This is a revision of a post I did last week on Olympic costs, related to the recent announcement of Rio 2016 costs. I withdrew the post when an error was noted in parts of one column. Unfortunately that column affected several others, so I had to re-do the stats. Thanx to Rich Perelman who noted an error on the numbers for LA 1984, which alerted me to the error in that column.

This revision will be some of what I presented last week, but the revision of the data actually revealed some stats that were new to me and could be important in predicting participation figures and Organizing Committee (OCOG) costs at future Olympic Games, so I will discuss those in some detail. This will be somewhat of a long post but I think an important one.

The Rio de Janeiro Organizing Committee announced the final budget figures for the 2016 Olympics, with expenses of $13.1 billion (US). A huge number and well over the original projected expenses predicted during Rio’s candidature – the Oxford Olympics 2016 Study had Rio costs estimated as $4.6 billion. As I’ll discuss further on, candidature projected expenses are usually not close to the final numbers, but perhaps this post can help with that.

So how expensive was Rio relative to other recent Olympics? We’re only going to look at the numbers since the 1964 Tokyo Olympics, which really started the “modern” era (post-television) of Olympic Games. The table below gives the figures for final expenses given by the Organizing Committees in their final reports. More important is to know how these are corrected against inflation (using US dollar inflation from historical data), which is noted in the right-hand column. The numbers below are given in millions (106) of US dollars, with 2000 as the benchmark year, so $1926 = $1,926,000,000. You can see how important the inflation corrections (IC) are. Tokyo 1964 spent $1.926 billion, but in actuality that would be $11.788 billion in 2000 dollars, more expensive in real dollars than any recent Games except Beijing.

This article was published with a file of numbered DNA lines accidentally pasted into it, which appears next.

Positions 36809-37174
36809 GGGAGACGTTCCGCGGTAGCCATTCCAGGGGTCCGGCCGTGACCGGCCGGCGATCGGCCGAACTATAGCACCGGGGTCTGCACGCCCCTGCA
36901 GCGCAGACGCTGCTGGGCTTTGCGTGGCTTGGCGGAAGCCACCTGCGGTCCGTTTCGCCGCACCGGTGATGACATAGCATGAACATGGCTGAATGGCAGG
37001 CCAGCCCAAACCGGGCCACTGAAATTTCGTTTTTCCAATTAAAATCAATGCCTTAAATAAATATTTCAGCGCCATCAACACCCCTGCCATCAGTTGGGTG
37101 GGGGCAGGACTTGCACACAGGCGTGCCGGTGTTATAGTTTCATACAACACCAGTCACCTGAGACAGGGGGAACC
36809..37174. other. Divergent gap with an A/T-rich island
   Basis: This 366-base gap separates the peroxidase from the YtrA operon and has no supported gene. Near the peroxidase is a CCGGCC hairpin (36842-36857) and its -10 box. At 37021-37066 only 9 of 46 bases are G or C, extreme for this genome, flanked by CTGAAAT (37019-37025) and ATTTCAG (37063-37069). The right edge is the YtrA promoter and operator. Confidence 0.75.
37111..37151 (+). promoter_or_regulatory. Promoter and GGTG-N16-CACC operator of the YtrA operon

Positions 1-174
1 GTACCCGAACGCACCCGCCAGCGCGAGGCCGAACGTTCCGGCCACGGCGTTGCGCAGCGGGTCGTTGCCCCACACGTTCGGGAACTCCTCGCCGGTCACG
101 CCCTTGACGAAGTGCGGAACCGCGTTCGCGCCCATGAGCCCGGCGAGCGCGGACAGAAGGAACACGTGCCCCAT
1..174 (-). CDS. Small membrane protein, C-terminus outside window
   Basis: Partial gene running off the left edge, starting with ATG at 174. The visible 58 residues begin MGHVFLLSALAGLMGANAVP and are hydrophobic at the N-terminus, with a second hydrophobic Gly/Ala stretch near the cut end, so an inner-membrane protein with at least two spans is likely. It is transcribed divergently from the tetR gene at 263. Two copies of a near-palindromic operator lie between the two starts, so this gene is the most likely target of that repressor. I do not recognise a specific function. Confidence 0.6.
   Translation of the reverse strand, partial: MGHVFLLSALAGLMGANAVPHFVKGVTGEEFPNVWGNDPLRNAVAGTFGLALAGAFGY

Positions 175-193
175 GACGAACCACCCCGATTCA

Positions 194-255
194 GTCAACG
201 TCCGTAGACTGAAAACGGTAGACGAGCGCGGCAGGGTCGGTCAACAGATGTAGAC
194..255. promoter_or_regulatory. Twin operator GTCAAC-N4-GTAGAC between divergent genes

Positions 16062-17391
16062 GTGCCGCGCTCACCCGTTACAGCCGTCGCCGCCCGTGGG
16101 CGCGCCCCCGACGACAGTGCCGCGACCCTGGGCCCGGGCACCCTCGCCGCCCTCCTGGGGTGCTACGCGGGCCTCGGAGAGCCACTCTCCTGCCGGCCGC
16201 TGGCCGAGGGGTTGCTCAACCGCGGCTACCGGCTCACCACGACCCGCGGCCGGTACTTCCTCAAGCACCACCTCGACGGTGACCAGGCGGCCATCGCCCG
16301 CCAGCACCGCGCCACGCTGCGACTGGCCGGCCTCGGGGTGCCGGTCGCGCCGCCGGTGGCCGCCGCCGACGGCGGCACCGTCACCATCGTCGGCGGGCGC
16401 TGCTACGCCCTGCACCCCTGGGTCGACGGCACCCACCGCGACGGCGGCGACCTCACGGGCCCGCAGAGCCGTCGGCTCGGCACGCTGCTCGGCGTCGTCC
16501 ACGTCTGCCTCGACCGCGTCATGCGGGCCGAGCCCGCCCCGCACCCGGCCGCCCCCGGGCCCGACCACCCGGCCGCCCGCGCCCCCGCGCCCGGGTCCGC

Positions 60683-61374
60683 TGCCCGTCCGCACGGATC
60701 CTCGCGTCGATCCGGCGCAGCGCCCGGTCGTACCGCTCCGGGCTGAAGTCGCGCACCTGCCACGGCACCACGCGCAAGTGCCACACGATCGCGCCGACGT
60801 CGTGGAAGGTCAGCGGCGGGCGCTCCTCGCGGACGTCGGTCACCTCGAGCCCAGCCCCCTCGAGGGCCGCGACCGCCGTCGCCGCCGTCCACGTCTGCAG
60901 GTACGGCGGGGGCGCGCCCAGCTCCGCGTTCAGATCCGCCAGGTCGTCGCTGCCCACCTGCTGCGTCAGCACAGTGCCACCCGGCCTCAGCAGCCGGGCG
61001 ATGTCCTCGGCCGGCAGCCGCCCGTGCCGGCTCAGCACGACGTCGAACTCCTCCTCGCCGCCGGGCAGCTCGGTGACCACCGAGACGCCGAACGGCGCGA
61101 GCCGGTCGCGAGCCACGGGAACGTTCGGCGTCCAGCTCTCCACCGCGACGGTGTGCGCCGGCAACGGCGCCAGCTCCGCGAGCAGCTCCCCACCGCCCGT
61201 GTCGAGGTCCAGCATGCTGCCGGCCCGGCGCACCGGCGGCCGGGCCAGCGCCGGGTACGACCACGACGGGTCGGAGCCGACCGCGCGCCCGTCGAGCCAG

Year Host City 106$ IC
1964 Tokyo $1926 $11788
1968 Mexico City $175 $979
1972 Munich $612 $2793
1976 Montréal $1383 $4636
1980 Moscow $2000 $4841
1984 Los Angeles $546 $931
1988 Seoul $4047 $6021
1992 Barcelona $7000 $8616
1996 Atlanta $1686 $1849
2000 Sydney $2279 $2279
2004 Athens $11600 $10500
2008 Beijing $30486 $24493
2012 London $10778 $7988
2016 Rio de Janeiro $13100 $9212

However, Beijing 2008 was a much, much bigger Olympics than Tokyo 1964. Beijing hosted 203 nations, 10,901 athletes, and 302 events; while Tokyo only hosted 93 nations, 5,137 athletes, and 163 events. A huge difference.

The important comparison between Games appears to be to use constant dollars, correcting for inflation, but also to correct for the number of athletes competing, and the number of events held.  You can do a regression analysis and see that both of those factors, as they increase, also increase OCOG costs – I’ll spare you that analysis. More athletes cost more – you have to feed them, house them, and protect them, and some organizing committees also provide travel expenses for some nations’ athletes. More events greatly increase costs because it often means new venues to be built, more security issues for each event, and more facility and personnel costs for each event.

I’ve used this before, but it turns out that the most effective comparison comes when you use the expenses, per athlete, per event, corrected for inflation, which I term EPAECI